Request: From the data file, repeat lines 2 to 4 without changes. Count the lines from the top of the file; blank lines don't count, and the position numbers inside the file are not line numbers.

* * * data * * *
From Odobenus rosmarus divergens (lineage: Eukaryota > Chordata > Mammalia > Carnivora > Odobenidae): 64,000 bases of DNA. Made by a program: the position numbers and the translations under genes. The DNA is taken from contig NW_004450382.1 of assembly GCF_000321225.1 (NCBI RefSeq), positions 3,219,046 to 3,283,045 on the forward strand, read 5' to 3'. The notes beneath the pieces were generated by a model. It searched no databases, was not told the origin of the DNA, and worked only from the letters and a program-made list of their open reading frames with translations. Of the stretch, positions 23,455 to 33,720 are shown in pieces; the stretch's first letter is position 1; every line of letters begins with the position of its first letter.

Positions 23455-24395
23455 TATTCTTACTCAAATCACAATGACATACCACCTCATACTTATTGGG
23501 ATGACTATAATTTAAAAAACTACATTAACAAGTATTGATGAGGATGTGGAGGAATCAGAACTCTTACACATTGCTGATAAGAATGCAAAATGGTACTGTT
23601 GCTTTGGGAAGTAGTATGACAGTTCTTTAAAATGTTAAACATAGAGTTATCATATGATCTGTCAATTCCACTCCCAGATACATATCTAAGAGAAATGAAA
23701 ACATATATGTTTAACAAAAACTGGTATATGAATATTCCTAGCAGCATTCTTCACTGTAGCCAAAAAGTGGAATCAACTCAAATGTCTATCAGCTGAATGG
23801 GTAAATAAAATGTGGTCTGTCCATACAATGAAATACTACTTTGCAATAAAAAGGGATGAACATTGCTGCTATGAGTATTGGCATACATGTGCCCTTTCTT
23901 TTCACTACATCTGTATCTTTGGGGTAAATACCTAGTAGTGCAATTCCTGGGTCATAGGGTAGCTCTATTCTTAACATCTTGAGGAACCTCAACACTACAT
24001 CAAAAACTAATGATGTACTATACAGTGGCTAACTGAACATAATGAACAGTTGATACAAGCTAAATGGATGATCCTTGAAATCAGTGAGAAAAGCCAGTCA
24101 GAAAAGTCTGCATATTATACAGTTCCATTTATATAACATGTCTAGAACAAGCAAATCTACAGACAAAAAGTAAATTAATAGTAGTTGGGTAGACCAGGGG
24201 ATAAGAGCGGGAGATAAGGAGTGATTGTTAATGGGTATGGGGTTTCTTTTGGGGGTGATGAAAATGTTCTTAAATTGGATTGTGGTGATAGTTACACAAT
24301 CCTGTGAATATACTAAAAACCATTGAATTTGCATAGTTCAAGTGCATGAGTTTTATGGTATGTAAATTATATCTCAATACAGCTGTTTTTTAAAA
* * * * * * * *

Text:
Positions 23455-24395
23455 TATTCTTACTCAAATCACAATGACATACCACCTCATACTTATTGGG
23501 ATGACTATAATTTAAAAAACTACATTAACAAGTATTGATGAGGATGTGGAGGAATCAGAACTCTTACACATTGCTGATAAGAATGCAAAATGGTACTGTT